Any substantial modification of the protocol and of the informed consent form will be presented to the independent medical ethics committee. The latter and the competent French authority will be informed of the end of the study. In accordance with the independent medical ethics committee (CPP Sud Est VI, Clermont-Ferrand, France), no safety and data monitoring committee has been set up in view of the low risk of the ethosuximide treatment. The study is currently registered on the clinical trials website under the following number: NCT 02973542. The protocol has been in V.4 since 28/11/2016.
According to the French law on biomedical research, written informed consent must be obtained from patients prior to participation in the study. Patients will voluntarily confirm their willingness to participate in the study, after having been informed (in writing and verbally) by investigators of all aspects of the study that are relevant to their decision to participate. They will be informed about requirements concerning data protection and have to agree to direct access to their individual data. The patients will be informed that they are free to withdraw from the study at any time at their own discretion without necessarily giving reasons.
Data collection and quality management
A clinical research assistant will be dedicated to data entry, coding, security and storage. Each patient included and the study data will be anonymised. The study data will be collected and managed using an e-CRF (Ennov Clinical, France). A clinical research assistant will be commissioned by the sponsor (University Hospital of Clermont-Ferrand) in order to monitor the progress of the study in accordance with the standard operating procedures implemented in the University Hospital of Clermont-Ferrand, in accordance with good clinical practices and current French laws.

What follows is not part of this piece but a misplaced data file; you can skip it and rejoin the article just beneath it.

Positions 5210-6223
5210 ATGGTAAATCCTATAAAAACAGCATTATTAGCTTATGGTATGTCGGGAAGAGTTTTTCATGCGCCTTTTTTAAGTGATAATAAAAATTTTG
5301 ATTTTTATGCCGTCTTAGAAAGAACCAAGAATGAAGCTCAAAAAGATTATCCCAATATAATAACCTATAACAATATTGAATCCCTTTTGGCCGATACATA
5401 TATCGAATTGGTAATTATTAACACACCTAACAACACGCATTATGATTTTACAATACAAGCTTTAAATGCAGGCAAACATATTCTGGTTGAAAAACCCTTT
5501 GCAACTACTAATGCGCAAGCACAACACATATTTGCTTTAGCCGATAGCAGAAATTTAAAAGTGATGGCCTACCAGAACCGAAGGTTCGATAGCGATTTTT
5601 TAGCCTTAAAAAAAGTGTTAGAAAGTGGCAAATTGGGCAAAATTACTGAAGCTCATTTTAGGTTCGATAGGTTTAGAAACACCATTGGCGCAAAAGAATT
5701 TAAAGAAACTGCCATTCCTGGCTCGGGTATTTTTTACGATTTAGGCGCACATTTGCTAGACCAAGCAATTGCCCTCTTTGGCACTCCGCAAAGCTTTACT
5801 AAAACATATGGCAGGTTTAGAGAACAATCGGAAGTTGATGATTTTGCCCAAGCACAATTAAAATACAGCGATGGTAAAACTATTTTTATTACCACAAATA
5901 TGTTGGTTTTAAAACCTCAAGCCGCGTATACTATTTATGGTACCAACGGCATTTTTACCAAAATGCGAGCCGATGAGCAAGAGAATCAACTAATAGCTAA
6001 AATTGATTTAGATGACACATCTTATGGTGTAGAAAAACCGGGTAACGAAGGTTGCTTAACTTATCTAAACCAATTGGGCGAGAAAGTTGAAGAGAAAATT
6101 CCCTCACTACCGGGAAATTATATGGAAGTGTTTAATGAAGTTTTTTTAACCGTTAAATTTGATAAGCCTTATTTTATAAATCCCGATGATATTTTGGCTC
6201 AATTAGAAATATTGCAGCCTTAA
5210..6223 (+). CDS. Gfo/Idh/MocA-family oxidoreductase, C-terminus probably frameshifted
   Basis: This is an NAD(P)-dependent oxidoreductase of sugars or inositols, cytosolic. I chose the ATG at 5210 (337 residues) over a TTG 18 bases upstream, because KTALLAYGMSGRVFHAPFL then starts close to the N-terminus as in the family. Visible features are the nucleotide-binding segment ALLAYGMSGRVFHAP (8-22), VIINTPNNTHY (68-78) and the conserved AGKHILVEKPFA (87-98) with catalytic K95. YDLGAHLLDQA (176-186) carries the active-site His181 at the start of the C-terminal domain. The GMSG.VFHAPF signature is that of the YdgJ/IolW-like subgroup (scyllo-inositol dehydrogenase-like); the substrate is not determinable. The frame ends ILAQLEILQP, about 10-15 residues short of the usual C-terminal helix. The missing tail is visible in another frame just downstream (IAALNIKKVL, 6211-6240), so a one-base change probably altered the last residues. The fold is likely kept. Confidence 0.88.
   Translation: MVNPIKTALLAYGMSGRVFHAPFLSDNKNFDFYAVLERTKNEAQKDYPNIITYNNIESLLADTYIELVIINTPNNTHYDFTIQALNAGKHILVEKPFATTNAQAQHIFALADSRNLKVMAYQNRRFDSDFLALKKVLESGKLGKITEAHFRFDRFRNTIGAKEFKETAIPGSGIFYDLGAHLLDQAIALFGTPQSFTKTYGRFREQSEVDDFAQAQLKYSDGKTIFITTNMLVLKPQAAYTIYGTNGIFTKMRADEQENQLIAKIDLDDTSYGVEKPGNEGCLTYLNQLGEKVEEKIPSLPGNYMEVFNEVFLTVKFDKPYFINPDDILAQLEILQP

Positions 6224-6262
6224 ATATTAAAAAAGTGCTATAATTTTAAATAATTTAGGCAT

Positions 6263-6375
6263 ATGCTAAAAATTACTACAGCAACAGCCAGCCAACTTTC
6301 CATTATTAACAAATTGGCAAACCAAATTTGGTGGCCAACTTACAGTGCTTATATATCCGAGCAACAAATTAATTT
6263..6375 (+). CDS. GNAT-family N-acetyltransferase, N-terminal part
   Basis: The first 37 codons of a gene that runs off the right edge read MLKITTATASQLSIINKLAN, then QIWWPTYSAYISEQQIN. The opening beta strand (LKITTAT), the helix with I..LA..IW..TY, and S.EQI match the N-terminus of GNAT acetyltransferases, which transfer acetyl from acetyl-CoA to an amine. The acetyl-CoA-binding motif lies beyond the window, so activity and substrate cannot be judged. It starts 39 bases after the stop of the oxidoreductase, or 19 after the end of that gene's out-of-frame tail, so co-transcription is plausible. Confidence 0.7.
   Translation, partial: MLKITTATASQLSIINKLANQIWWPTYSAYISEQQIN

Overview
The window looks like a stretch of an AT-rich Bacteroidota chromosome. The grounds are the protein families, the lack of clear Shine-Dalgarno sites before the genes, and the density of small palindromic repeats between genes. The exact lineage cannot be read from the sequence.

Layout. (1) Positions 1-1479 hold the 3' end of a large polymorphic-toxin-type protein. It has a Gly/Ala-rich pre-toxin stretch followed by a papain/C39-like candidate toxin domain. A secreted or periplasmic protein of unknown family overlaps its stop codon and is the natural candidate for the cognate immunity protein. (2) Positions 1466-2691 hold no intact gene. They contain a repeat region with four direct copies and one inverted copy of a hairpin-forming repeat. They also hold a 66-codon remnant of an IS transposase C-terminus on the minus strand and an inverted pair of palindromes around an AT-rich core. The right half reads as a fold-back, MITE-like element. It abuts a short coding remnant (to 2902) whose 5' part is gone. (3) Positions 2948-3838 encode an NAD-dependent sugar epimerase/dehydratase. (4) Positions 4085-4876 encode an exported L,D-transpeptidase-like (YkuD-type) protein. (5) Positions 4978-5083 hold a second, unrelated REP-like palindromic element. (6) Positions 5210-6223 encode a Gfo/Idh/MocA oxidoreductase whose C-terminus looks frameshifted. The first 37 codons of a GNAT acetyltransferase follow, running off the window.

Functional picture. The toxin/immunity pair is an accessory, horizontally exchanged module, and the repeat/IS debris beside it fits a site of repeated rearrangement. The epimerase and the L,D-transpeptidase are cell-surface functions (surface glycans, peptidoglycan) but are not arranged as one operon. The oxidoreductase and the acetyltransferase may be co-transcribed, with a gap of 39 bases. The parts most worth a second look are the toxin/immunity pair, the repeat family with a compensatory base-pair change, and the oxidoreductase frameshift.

Access to data and dissemination of results
The data set will be the property of the sponsor (University Hospital of Clermont-Ferrand). However, the principal investigator (MD) and the project manager (NK) will have full access to the final data set. The results will be communicated in a peer-reviewed journal, presented at international congresses and completed online on ClinicalTrials.gov.
Contributors NK, JS, DA and MD led and contributed to the conceptualisation, design and implementation of this research protocol. BP led the development of the statistical analysis plan. NK participated in the design of the protocol for interventions and assessments. All the authors have read and approved the final manuscript.
Funding This work is supported by funding from the French Ministry for Health (‘Programme Hospitalier de Recherche Clinique Interrégional’, year 2015) and the SFETD (‘Société Française d'Etude et de Traitement de la Douleur’).
Competing interests None declared.
Patient consent Obtained.
Ethics approval The approval of the medical ethics committee (CPP Sud Est VI, Clermont-Ferrand, France) was obtained on 10/10/2016 (ref: AU 1274).
Provenance and peer review Not commissioned; externally peer reviewed.